Obake Neko (Ghost Cat): A Pacific Tale

Pub Date:   |   Archive Date: 18 Jul 2018

Member Reviews

This is a historical fiction about a submarine called Obake Neko. Bud breaks into the pearl Harbor's submarine museum and Mike (Bud's son) tries to help his dad and has to discover the truth to the Obake Neko. This book is told in the past and present. The past perspective is told by the japanese solders, mainly Sensei. The present is told by Mike. This book was very interesting and had a lot of action. There was a lot of twist and It had me at the edge of my seat. This book was based on the pearl harbor but was told through the eyes of the Japanese sailors, which was very unique. I enjoyed the characters. My favorite character was Sensei. This book also had more than one mystery,which was cool. I was worried that It was going to feel rushed. But all the mysteries relate to each other. Thank you net galley for a free copy for an honest review.
Was this review helpful?
For the most part this is well written novel. The dual storyline is interesting and pertinent to the story. Where the novel falls down is the climax and finish. It feels very contrived as if the author couldn't figure out how to end the novel   and just wanted to get it done.
Was this review helpful?
4 stars

This is a great mystery story that covers a period of time at the end of the Pacific war and the present. The story is both well written and plotted. I enjoyed the characters, especially Sensei. It is a story about an imaginary submarine called Obake Neko or the Ghost Cat. She had been hauling supplies to the soldiers on the Pacific Islands until she was requisitioned on a secret mission.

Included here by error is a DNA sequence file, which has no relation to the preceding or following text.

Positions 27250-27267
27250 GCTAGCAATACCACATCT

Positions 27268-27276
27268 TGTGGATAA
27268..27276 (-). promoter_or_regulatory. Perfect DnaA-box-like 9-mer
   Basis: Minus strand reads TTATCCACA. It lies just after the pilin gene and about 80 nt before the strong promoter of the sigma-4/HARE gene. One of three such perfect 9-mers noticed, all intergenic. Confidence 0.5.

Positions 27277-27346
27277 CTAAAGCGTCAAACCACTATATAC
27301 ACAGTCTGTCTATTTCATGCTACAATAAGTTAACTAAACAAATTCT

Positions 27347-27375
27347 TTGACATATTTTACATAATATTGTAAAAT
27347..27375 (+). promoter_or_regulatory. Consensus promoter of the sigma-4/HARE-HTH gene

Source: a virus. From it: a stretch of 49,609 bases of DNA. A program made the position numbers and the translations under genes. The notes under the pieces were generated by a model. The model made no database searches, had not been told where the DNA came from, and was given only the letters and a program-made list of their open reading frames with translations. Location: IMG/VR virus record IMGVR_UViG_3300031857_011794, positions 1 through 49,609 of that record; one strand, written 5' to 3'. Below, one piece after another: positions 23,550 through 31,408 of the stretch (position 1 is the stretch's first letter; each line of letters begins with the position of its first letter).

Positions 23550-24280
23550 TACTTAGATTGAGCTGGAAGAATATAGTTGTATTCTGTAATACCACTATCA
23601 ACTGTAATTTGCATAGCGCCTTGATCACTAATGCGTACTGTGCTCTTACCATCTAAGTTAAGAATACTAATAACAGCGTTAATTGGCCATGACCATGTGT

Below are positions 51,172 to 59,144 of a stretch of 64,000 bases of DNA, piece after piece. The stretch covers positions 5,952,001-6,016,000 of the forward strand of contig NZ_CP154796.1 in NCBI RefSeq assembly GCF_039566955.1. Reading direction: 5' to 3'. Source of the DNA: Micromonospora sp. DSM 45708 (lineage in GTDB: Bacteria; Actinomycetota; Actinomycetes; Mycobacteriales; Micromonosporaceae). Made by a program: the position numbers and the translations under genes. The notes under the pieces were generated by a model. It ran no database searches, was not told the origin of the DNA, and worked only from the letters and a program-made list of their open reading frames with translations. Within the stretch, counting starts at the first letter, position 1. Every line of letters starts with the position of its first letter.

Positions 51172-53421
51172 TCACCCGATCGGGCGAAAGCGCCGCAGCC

Meanwhile an American war plane goes down and its four survivors are floating in a raft in the water when the pilot named Bud spots the submarine. What follows is both an adventure and a mystery. It comes back to life in the present when Bud, the only survivor of the floating raft, breaks into the local Navy base near Pearl Harbor to steal documents and then sets them on fire. 

The Japanese officer structure and the technical details of the Obake Neko were very interesting. (How much is real, I don’t know. Aircraft on a submarine? How does that work?) I certainly look forward to reading more of Mr. Gillespie’s novels. 

I want to thank NetGalley and David Michael Gillespie for forwarding to me a copy of this great book for me to read, enjoy and review.
Was this review helpful?